|Hurricane Arthur yesterday. It's expected|
to hit coastal North Carolina early Friday.
Most of the worst storms extended from eastern and northern Pennsylvania, eastern New York, western Massachusetts, and western and southern New Hampshire and into Maine.
There were even a couple tornado warnings in Pennsylvania and New York, but I know of no confirmed tornadoes so far.
In northwestern New Hampshire, my weather watching bestie Ellen reported widespread storm damage around Littleton, with many trees down, including one on a house.
Interstate 93 southbound near Littleton was closed for a time due to fallen trees. Also, seven firefighters battling a structure blaze in Guilford, Vermont were injured when lightning struck close to them. Looks like they're going to be OK, thank goodness.
In New Hampshire 80 people had to be rescued from a campground after high water cut them off.
Thunderstorms today in the Northeast might not be as destructive as yesterday's but still, severe weather is expected. So are torrential downpours, which could cause renewed flash flooding.
More on that in a moment, but first, everybody wants to know about Hurricane Arthur.
Yep, it's a hurricane now. The National Hurricane Center upgraded Arthur from a tropical storm to a hurricane early this morning after its sustained winds reached 75 mph. It'll probably get a little stronger as it approaches coastal North Carolina.
Arthur will be close to North Carolina early Friday morning. Parts of the Outer Banks have been evacuated, and other sections of the coast are battening down for winds of up to 85 mph and storm surge flooding.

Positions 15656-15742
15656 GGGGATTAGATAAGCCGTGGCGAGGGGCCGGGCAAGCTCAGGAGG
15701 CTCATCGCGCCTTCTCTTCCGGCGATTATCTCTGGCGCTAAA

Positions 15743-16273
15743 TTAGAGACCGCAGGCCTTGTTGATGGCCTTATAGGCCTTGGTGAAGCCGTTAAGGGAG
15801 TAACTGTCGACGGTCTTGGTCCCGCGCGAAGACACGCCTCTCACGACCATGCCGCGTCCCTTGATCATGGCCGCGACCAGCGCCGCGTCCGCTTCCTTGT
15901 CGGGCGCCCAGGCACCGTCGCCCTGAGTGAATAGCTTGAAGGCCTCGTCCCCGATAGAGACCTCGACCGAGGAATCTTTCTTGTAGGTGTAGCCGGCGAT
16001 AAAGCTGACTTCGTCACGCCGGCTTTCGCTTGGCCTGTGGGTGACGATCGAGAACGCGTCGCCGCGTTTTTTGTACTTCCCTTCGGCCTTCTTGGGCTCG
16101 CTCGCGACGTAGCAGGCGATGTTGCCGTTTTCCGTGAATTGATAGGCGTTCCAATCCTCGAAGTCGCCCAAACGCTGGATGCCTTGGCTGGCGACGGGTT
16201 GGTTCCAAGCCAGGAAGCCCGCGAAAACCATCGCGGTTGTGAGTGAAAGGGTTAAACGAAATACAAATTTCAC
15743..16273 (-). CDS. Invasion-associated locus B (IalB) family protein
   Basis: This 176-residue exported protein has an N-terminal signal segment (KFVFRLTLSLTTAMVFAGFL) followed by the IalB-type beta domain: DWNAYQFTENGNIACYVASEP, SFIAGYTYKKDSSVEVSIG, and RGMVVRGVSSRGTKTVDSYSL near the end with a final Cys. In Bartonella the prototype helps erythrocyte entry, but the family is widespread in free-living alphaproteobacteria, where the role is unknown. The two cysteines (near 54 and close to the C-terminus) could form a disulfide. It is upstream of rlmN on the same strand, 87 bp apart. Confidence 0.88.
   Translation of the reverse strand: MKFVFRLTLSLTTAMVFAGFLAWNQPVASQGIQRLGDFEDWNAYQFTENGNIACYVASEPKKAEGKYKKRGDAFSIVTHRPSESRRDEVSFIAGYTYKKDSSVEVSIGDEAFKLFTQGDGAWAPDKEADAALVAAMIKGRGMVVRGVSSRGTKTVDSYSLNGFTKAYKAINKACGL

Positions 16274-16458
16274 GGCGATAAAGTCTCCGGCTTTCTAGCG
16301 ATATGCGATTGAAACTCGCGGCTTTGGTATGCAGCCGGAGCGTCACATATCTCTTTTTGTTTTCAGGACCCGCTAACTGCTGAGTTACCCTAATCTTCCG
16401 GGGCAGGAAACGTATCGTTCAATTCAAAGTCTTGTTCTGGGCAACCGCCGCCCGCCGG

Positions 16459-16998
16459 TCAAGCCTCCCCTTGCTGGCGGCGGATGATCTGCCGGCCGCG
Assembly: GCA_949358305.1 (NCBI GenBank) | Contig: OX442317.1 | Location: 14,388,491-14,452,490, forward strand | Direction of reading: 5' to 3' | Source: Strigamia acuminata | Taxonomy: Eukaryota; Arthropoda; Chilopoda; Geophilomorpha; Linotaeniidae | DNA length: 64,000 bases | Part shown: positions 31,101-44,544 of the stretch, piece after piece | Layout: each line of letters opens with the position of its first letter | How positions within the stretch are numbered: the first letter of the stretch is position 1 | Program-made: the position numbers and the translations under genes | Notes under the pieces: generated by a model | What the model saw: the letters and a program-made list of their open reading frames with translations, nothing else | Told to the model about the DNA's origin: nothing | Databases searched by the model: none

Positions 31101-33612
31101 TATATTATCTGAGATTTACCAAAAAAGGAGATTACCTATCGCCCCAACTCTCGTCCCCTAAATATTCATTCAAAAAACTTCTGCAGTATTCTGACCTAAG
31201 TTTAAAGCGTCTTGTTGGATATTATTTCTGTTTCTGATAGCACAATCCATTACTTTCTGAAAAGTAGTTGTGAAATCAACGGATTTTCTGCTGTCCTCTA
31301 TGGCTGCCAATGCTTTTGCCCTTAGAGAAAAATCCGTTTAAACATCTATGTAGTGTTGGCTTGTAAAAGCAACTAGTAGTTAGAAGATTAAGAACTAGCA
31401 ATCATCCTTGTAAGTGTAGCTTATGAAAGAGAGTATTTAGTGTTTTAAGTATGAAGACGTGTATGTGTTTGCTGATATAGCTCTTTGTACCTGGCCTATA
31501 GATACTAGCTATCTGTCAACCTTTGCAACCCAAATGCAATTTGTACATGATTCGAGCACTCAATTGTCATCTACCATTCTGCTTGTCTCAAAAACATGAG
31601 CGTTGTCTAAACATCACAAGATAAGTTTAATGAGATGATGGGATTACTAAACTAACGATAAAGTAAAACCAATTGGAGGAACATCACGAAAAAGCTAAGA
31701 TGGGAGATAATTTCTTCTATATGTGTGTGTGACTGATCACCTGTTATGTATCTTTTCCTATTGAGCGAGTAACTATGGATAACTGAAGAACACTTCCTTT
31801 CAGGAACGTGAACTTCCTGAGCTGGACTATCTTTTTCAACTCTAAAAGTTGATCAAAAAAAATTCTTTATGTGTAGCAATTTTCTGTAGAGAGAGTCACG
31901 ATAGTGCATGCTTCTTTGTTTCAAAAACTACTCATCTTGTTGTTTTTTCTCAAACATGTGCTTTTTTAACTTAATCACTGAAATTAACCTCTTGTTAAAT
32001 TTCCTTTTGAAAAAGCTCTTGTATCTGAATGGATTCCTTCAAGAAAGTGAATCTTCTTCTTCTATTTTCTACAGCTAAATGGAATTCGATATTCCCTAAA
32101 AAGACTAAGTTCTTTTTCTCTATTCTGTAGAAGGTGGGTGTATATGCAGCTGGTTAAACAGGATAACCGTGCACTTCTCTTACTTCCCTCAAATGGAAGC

It looks like Cape Cod and the Islands, and southeastern Massachusetts will feel the effects of Arthur late Friday night and Saturday morning as it passes just southeast of New England. Heavy rain and tropical storm force winds are possible in those areas of Massachusetts as Arthur passes.
Before that, we have more storms to contend with. NOAA's Storm Prediction Center says there is a threat of severe storms today from southern Maine, through most of New Hampshire and Vermont, southwestern New England, eastern and southern New York, Pennsylvania, New Jersey and on down into Virginia.
While there will certainly be damaging wind gusts from storms in this zone today, I think flooding is a bigger concern. Some areas got soaked by storms yesterday, and today's storms will really pour the water down, given the tropical air that's over the Northeast.
Flash flood watches are up in most of the areas that are under the risk zone for severe thunderstorms today.
I bet we'll see reports of cars suddenly stranded in high water in streets, local creek flooding, that type of thing.
Heavy rain will continue in areas tonight, especially closer to the coast.
The good news is the forecast for the rest of the weekend remains solid. It looks like Friday afternoon will be nice in the interior Northeast, and coastal areas will join in the fine weather Saturday and Sunday.